The CSEA, New York State’s leading union, issued a statement Monday urging Rockland County legislators to reject the proposed Local Development Corporation (LDC). Rockland County Executive C. Scott Vanderhoef proposed transferring the county’s Summit Park nursing home to the LDC. The CSEA’s statement depicted the LDC as a “legal scheme” and “a non-regulated shell corporation that has little oversight and no accountability to taxpayers.”
CSEA Local 844 represents nursing home workers at Summit Park. The state union says it has publicly argued against LDCs questioning their legality and that they “should not be used to allow municipalities to skirt regulations or avoid public scrutiny.”
Summit Park Hospital and Nursing Care Center serves as the county’s public nursing home and long-term acute care hospital. A public hearing on the LDC proposal takes place Tuesday at 7:05 p.m.
In recent weeks, CSEA has undertaken a campaign to alert residents to the LDC proposal and encourage them to contact their legislator and attend the public hearing.
“The people we’ve spoken with are appalled by the county executive’s plan,” said CSEA Southern Region President Billy Riccaldo. “Residents don’t want Rockland County abandoning our seniors, especially through a scheme with such little transparency and accountability. It’s wrong to fast track the abandonment of the county’s moral responsibility to the senior population. Furthermore, the questionable legality of this process alone should raise serious questions.”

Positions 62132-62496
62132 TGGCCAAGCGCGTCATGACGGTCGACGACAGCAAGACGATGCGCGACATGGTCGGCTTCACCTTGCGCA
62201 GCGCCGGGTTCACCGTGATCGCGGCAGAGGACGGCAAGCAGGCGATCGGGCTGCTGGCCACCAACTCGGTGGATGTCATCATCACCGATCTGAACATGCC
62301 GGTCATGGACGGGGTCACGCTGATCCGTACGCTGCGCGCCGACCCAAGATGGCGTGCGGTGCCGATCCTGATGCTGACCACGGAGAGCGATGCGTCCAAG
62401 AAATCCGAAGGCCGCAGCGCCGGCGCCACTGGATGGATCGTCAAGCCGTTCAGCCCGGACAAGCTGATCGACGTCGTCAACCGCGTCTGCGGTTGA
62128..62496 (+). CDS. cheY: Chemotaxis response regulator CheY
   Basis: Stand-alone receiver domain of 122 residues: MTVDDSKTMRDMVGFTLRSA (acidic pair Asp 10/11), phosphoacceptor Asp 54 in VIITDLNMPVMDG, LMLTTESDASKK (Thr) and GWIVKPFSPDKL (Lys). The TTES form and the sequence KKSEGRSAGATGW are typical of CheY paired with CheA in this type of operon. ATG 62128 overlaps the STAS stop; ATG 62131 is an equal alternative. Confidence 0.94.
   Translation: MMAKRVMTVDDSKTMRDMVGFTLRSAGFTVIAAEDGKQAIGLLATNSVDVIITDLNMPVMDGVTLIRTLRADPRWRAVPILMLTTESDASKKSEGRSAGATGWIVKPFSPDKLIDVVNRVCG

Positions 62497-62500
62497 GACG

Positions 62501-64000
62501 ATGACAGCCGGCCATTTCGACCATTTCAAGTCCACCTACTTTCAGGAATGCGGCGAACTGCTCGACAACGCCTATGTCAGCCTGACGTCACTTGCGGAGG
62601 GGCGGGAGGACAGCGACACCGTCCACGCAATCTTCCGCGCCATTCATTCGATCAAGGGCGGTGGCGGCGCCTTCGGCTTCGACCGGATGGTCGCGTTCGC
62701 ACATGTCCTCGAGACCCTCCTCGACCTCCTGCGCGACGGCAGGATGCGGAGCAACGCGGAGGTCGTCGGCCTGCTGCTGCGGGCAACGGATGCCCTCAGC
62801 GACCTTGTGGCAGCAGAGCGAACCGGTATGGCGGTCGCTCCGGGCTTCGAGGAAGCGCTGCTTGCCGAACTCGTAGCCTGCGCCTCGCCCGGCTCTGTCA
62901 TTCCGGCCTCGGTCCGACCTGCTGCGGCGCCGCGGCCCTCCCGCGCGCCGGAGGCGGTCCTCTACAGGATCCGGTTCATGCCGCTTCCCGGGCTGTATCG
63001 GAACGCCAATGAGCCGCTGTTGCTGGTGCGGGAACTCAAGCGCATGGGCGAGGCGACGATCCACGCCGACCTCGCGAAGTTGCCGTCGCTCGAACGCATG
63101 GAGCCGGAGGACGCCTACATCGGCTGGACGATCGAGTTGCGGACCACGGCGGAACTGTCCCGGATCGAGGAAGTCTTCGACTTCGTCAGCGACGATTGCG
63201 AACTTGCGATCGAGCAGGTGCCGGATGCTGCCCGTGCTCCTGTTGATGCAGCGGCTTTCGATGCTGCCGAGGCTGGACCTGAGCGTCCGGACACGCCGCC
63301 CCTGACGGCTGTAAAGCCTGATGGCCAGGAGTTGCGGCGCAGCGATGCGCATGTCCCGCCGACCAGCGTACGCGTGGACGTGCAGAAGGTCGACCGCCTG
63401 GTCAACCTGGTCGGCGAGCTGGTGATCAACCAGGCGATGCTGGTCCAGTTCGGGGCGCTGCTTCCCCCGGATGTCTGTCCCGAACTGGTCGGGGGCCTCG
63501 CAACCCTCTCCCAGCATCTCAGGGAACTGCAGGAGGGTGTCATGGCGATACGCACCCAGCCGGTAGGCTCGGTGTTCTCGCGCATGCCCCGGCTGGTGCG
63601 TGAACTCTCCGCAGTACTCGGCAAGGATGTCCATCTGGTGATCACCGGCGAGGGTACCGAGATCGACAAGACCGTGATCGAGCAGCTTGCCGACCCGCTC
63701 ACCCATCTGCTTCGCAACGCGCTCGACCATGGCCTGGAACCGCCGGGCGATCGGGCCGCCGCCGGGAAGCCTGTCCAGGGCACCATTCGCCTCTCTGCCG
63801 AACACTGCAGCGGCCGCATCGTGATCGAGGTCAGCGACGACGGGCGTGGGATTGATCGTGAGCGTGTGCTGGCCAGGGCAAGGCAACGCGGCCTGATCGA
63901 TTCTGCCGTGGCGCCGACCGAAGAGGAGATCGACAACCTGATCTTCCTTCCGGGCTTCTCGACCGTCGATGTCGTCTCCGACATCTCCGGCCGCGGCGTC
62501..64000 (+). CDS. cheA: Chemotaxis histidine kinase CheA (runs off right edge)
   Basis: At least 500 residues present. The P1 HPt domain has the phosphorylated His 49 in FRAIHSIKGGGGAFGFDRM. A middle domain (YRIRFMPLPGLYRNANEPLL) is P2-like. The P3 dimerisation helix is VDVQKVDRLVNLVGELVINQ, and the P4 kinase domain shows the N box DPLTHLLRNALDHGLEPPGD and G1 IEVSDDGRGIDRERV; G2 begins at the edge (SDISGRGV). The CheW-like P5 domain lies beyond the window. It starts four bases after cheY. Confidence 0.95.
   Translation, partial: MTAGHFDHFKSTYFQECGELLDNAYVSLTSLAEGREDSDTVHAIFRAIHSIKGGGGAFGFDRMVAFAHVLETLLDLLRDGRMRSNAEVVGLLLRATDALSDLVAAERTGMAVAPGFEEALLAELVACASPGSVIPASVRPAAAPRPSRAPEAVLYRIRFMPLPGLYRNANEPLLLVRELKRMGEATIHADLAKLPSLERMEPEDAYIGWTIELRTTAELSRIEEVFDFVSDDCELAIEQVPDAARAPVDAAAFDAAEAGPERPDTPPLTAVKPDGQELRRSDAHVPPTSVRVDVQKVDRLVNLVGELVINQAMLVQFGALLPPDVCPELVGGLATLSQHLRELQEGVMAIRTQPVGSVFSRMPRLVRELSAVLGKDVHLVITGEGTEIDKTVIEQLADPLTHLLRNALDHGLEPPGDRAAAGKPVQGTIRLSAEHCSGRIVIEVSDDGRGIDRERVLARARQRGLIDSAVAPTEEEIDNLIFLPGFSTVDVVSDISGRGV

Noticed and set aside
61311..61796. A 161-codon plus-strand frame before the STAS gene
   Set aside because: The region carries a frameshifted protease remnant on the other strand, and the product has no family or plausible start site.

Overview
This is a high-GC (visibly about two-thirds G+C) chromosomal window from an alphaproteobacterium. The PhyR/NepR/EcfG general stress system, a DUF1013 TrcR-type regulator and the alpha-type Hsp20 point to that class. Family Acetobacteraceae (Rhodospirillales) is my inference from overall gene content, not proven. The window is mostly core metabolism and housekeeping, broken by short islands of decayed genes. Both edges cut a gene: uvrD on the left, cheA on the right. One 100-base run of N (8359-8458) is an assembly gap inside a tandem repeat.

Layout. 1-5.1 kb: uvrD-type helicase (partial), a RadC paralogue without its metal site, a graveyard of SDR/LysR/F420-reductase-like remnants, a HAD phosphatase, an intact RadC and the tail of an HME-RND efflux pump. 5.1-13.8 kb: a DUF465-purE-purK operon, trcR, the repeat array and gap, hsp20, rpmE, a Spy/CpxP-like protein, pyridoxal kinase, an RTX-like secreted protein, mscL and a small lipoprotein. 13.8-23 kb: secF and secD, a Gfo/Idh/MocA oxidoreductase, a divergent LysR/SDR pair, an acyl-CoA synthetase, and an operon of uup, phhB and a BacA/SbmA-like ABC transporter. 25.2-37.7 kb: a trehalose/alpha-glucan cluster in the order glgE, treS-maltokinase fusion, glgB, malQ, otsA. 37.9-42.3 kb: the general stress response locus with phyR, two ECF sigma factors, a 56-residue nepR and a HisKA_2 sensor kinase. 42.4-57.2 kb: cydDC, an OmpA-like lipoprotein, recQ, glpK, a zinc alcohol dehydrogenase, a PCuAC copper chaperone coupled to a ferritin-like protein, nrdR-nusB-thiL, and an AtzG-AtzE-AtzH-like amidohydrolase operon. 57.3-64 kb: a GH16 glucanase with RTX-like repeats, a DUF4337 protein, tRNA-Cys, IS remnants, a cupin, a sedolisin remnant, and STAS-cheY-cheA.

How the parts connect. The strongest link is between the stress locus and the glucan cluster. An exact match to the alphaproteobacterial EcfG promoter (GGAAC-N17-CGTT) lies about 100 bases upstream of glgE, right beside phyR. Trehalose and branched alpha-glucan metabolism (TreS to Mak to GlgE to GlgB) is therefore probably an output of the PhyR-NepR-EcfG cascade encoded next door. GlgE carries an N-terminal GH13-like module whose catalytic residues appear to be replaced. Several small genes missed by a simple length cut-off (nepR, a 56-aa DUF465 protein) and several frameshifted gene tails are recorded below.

CSEA has lawsuits pending in Onondaga and Saratoga counties related to those counties transferring their nursing homes to newly-created LDCs. The CSEA is arguing that a provision of the law states a local government cannot sell property for which there is still a necessary public purpose. CSEA said among the legal issues in question are accountability since taxpayers still retain debt obligations.
The use of LDCs for such purposes has drawn scrutiny and criticism elsewhere. In an April 2011 report, State Comptroller Thomas DiNapoli proposed reforms limiting local governments’ use of LDCs. The DiNapoli report criticized the use of LDCs to fund government operations. The CSEA noted the Center for Governmental Research, the Rochester-based think tank that performed a feasibility study on Summit Park, raised numerous concerns in a May 2011 report on LDCs including that they are not required to use competitive bidding and are not required to comply with the Open Meetings Law and Freedom of Information Laws.